Using ConvertAll to Imitate Native Covariance/Contravariance in C# Generics

A recent project at work required that we port a relatively large solution from the 1.1 to the 2.0 .NET framework. Overall the conversion went fairly smoothly, with most conflicts being namespace issues with classes that we had in our codebase which conflicted with new classes in the System API.

Once the conversion was completed, our methodology was to start implementing 2.0 specific language features like generics, anonymous methods, etc on an as-need basis or when we were implementing new code. It was during one of these attempts to utilize generics at a base level of our data access layer where I found a slight problem.

The problem was that in our 1.1 version of the code we heavily utilized a cached mechanism using reflection to determine parameterization values on all of our stored procedures. Basically at a core base level the DAL code could determine which return values in a SqlDataReader matched up with properties of our inner data classes (using a combination of custom attributes and some reflection), thus eliminating the need to ever write explicit code for input or output parameters on SQL calls. That is highly simplifying how this works, but in a nutshell that’s the context of this example.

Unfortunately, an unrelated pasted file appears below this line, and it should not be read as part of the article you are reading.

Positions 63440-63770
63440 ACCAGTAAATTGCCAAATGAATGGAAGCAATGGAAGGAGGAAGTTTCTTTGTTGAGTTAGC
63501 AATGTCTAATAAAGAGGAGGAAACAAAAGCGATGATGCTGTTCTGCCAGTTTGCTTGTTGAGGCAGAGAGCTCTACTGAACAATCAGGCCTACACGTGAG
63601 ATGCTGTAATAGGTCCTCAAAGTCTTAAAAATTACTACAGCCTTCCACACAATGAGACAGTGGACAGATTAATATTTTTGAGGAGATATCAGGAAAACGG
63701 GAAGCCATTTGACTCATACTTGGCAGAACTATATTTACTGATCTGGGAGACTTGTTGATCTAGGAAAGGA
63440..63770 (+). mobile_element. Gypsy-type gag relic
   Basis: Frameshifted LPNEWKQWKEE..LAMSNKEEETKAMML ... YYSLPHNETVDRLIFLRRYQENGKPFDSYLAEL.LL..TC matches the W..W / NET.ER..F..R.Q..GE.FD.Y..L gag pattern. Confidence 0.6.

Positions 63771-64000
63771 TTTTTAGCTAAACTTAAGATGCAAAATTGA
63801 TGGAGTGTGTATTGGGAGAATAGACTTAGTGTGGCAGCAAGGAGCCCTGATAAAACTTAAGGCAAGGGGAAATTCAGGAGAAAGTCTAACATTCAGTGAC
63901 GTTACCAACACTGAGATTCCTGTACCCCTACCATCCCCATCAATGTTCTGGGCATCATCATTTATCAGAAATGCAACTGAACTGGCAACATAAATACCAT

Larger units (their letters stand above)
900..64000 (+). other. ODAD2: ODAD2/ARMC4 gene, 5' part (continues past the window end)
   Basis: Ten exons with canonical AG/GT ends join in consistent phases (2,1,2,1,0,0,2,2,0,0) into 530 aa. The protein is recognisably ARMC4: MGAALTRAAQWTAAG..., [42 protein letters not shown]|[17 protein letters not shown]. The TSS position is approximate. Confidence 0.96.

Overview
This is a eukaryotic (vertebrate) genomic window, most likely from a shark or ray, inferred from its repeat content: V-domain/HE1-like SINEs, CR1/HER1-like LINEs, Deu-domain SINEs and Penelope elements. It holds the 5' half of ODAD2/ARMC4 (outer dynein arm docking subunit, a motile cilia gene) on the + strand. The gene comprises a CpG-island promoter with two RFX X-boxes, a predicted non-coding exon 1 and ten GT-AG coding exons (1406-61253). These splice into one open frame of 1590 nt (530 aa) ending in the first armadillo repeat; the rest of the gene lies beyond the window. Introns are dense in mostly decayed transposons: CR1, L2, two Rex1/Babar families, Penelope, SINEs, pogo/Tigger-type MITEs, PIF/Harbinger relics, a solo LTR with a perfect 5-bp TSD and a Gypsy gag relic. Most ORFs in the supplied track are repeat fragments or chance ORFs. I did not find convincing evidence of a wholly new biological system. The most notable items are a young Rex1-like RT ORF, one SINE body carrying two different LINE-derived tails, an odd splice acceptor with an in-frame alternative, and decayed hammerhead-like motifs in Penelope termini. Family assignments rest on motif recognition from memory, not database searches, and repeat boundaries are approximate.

Now, here is a simplified call from a DAL class which is specific to a particular class called “DerivedClass”. This business entity object contains an instance of another class called DerivedClassData whose sole purpose is as a transport for the actual data of that class.


        public ArrayList GetDerivedClasses(params object[] a_params)
        {
            return base.ReadMultipleRecords(